Lest the chatter of networked appliances drown out human conversation, some of the TR100 are developing better ways for computers to help people connect with each other. Jonathan Abrams created Friendster so people could build networks of new friends and potential dates. The system, with more than eight million users, eases introductions and helps ensure that the people on the other side of the computer screen aren’t complete strangers, because you know someone who knows them. And at, Scott Heiferman works to get people offline and into face-to-face networking. His Web-based organizing tool fueled the meteoric rise of presidential candidate Howard Dean, and more than 1.4 million members use it to meet fellow fans of everything from Harry Potter to pottery.

Nuria Oliver of Microsoft feels that as more and more computers connect to each other, they should also make better connections with their human owners. “Our overall goal is to endow computers with a perception and understanding of what is happening,” she says. Combining microphones and cameras with statistically based machine learning, Oliver hopes to give computers the ability to read people’s facial expressions or tones of voice and make judgments about their intentions or emotional states. Your computer might, for instance, see that you’re busy and block instant-message interruptions. Oliver’s techniques would also provide another way for those who can’t use a keyboard – young children or the disabled – to communicate with computers.

Daniel Gruhl of IBM’s Almaden Research Center also wants to endow computers with a more humanlike understanding of the world. To help make sense of the mass of online data that’s accumulating, he has built WebFountain, a supercomputer-based system able to examine millions of Web pages. Applying natural-language processing, statistics, and pattern recognition, the system develops an understanding of context that a keyword-based search engine couldn’t match. A bank could use WebFountain to run a background check on someone with suspicious account activity and discover, for instance, that his cousin has ties to a terrorist organization that might want to use the account to launder money. “We’re just beginning now to see things you can do with this technology that are different or new,” Gruhl says.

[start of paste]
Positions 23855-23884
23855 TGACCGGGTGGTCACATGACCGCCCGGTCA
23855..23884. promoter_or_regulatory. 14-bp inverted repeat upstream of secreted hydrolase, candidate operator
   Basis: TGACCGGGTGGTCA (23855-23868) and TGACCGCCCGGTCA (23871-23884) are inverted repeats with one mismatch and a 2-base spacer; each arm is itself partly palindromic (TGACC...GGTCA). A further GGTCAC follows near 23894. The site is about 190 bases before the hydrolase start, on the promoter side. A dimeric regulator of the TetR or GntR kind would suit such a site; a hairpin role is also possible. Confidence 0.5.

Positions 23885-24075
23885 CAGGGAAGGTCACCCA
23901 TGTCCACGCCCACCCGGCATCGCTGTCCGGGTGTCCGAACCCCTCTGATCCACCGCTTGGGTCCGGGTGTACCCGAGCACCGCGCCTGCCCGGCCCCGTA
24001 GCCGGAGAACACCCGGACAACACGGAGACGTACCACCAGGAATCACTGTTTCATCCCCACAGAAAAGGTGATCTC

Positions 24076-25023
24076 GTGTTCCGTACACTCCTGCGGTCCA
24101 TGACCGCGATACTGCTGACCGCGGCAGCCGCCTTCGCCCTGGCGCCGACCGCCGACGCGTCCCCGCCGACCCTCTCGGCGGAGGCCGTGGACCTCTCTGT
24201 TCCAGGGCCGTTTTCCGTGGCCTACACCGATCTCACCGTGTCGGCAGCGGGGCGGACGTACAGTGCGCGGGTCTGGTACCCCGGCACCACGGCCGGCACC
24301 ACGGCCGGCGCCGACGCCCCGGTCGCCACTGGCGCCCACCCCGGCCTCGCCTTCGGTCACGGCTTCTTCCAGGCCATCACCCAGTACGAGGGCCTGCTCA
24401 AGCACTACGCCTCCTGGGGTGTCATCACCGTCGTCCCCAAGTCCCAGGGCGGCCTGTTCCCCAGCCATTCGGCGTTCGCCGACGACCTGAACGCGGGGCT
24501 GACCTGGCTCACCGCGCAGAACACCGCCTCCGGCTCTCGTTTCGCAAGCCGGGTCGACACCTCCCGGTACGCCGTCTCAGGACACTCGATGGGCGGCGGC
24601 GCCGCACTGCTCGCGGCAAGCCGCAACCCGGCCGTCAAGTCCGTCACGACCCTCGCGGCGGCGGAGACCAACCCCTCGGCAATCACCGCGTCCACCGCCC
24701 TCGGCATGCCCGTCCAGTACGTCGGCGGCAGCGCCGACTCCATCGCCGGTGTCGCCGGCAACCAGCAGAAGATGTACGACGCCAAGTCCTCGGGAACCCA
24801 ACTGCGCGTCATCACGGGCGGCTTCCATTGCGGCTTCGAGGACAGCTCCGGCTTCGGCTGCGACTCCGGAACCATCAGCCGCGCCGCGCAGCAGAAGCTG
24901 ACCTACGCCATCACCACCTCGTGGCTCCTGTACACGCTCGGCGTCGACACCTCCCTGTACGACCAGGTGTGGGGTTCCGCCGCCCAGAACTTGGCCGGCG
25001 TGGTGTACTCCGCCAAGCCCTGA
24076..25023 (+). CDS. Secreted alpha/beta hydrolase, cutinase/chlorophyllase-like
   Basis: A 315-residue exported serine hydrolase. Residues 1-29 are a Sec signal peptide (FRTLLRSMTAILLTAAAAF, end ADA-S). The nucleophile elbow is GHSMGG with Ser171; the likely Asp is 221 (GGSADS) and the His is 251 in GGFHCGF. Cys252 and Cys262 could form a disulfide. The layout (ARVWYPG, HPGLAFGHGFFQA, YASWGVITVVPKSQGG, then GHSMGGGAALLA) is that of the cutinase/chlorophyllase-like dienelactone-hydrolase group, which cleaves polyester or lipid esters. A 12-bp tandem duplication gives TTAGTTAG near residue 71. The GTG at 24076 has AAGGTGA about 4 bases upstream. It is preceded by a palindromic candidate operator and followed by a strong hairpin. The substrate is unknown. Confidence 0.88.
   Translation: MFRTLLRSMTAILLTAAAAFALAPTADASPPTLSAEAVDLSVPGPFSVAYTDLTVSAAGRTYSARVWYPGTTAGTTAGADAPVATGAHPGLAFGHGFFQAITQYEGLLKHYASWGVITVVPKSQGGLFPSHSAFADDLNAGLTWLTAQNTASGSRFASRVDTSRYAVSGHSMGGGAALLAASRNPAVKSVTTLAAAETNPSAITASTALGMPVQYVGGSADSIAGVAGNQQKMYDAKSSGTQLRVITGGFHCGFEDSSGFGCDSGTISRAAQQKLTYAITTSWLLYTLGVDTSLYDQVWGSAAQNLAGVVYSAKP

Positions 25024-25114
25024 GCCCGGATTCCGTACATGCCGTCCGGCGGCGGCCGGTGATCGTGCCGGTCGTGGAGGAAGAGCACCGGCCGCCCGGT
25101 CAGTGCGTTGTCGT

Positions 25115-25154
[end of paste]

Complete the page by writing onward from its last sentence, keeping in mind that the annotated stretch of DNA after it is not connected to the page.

As people like this year’s TR100 forge new connections, computers will become better integrated into our lives. In Forster’s words (easily found on the Web), “Only connect the prose and the passion, and both will be exalted, and human love will be seen at its height. Live in fragments no longer.”

TR100 Startups in Computing


Company Founded/Cofounded


Jonathan Abrams

Friendster (Sunnyvale, CA)

Website for building networks of friends and contacts

Guido Appenzeller

Voltage Security (Palo Alto, CA)

Easy-to-use encryption technology for communications security

Serge Belongie, Vance Bjorn

DigitalPersona (Redwood City, CA)

Fingerprint authentication for computer and network logons

David Brussin

TurnTide (Conshohocken, PA)

Anti-spam router; company purchased by Symantec

Tianqiao Chen

Shanda Interactive Entertainment (Shanghai, China)

Online multiplayer gaming network; now the largest in China

Ali Hajimiri

Axiom Microdevices (Orange, CA)

Cell-phone power amplifiers

Scott Heiferman (New York, NY)

Website for arranging meetings for interest groups

Michael Helmbrecht

Iris AO (Berkeley, CA)

Tiny deformable mirrors for improved biomedical imaging

Kurt Huang

BitPass (Palo Alto, CA)

Online micropayment system

Sokwoo Rhee

Millennial Net (Cambridge, MA)

Self-organizing wireless sensor networks

Ben Trott, Mena Trott

Six Apart (San Mateo, CA)

Easy-to-use software for creating and hosting weblogs

0 comments about this story. Start the discussion »

Tagged: Computing

Reprints and Permissions | Send feedback to the editor

From the Archives


Introducing MIT Technology Review Insider.

Already a Magazine subscriber?

You're automatically an Insider. It's easy to activate or upgrade your account.

Activate Your Account

Become an Insider

It's the new way to subscribe. Get even more of the tech news, research, and discoveries you crave.

Sign Up

Learn More

Find out why MIT Technology Review Insider is for you and explore your options.

Show Me